Each of us grows up with our own version of "normal", and that normal, no matter how awful, is comforting, because it's what we know best, what we expect, what we understand. For some, those who grow up in strife and trauma, that lifestyle IS "normal". It's what we know. When we reach for comfort, we reach for what we know. When what we know isn't available, we create it. Even when it's awful.

I can't speak for your wife, but for myself, I felt unworthy of love, and receiving love (real love, not just praise) always felt "wrong" to me somehow. Everyone I've ever loved has been lost to me, and yet, here was my wife, loving me. Which isn't right. "She shouldn't love me because I'm not loveable. So I need to do something about that. I need to PROVE to her that I'm unlovable, then she'll understand, then she'll believe, and then we can get back to business as usual. She'll treat me like shit, I'll be back to my normal, and everything will then make sense to my broken mind."

Just as an aside, it was my wife's love that helped me more than anything at the end of the day. The people I loved and lost (my Dad, my uncle, etc.) I never hurt, but they "left" me anyway. At the same time, here was someone I had decimated, and yet, she saw enough in me to stay, to still care, to still fight for a relationship for... and with counseling, I was able to see it, feel it, and embrace it. That's one of the things I keep going back to when I feel that doubt creep in. I worked hard to get where I am now, there's that too. It gives me something to be proud of, a feeling of accomplishment, and all those things together give me a reason to love myself at least a little bit.

I hope your wife finds the same. Giving up your normal is scary as hell. Even when your normal sucks. Never underestimate how hard that is. But if you can do it, the rewards are many. That trauma that I carried around for most of my life was like carrying an anchor around. Letting it go feels freeing, like I can breathe, like I can live, and like every day isn't a race to feed my ego. I can think of others instead, and that's a much nicer life to live.

Me: WS
BS: ISurvivedSoFar
D-Day Nov '16
Status: Reconciling
"I am floored by the amount of grace and love she has shown me in choosing to stay and fight for our marriage. I took everything from her, and yet she chose to forgive me."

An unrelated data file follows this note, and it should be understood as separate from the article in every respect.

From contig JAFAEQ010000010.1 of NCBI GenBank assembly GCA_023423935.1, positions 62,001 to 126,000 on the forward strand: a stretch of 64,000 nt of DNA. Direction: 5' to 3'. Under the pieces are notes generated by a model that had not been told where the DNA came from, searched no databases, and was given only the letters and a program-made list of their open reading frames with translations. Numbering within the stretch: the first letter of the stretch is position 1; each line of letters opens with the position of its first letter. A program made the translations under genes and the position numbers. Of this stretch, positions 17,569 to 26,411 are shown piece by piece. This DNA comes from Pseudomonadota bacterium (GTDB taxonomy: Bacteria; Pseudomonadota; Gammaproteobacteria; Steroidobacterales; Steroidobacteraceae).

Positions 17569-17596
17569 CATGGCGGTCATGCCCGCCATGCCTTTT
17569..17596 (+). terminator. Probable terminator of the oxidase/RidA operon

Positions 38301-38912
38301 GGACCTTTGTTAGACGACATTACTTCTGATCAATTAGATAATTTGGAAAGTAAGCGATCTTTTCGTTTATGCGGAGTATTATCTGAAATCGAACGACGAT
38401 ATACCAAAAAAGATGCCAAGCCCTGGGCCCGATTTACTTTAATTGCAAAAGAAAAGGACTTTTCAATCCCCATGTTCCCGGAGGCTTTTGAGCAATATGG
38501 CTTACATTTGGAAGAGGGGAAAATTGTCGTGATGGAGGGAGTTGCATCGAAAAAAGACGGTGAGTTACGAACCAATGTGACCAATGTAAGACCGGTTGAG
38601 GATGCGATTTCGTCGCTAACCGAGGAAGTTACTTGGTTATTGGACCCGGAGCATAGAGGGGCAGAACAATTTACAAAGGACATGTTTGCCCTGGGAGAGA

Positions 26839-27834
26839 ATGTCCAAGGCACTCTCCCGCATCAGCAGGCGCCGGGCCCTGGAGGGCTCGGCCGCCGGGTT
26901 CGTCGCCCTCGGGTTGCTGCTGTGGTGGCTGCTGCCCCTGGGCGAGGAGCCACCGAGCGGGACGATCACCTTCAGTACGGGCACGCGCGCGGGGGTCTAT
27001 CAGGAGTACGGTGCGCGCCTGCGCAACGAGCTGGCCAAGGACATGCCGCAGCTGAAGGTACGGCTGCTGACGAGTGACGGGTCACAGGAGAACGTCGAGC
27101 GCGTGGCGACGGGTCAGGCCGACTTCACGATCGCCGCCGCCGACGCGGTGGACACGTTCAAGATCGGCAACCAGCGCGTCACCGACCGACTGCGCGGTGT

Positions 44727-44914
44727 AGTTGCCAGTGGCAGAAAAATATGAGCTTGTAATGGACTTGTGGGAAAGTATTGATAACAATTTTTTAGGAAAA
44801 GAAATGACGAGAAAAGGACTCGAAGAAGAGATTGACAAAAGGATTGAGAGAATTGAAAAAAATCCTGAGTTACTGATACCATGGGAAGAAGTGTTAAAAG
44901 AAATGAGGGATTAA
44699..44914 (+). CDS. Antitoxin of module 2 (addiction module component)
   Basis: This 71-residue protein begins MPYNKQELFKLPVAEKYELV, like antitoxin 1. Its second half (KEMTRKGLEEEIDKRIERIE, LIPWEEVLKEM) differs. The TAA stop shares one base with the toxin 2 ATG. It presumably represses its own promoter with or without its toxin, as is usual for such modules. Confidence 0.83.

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FinallyHappy ( member #308) posted at 11:53 PM on Tuesday, March 7th, 2023

I don't know if there's a link to the inner critic concerning the whole BS vs WS angle, but I've had that inner critic for the majority of my life, and many (if not most) of my girlfriends do/did, too.

I can't help but wonder if it's more of a 'woman' thing than a 'WS' thing.

I'm very glad your wife is trying to explain it to you, because that is *very* hard to do. Especially if it's coming from someone who seems very competent and accomplished outwardly. I've talked to my husband about it, and he looks at me like I just grew another leg. laugh

"Be civil to all; sociable to many; familiar with few; friend to one; enemy to none." ~Ben~

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emergent8 ( Guide #58189) posted at 12:33 AM on Wednesday, March 8th, 2023

I agree with whoever said this is a good start to your wife digging in and figuring out her "whys".

I don’t think having an inner critic is an all/nothing thing (though it sounds like perhaps you and your wife are at different ends of the spectrum on this). I also don’t think it is something that is solely in the domain of a WS. Struggling with self-criticism is something that I’ve had issues with from time-to-time throughout my life. Not so much about what I look like (although sure, that too), but more with achievement. In some ways, the trait has been adaptive, and it led to be growing up to be a bit of an over-achiever. The flip is that it is virtually impossible to be good at everything all the time, and I struggle sometimes being kind to myself when I fail.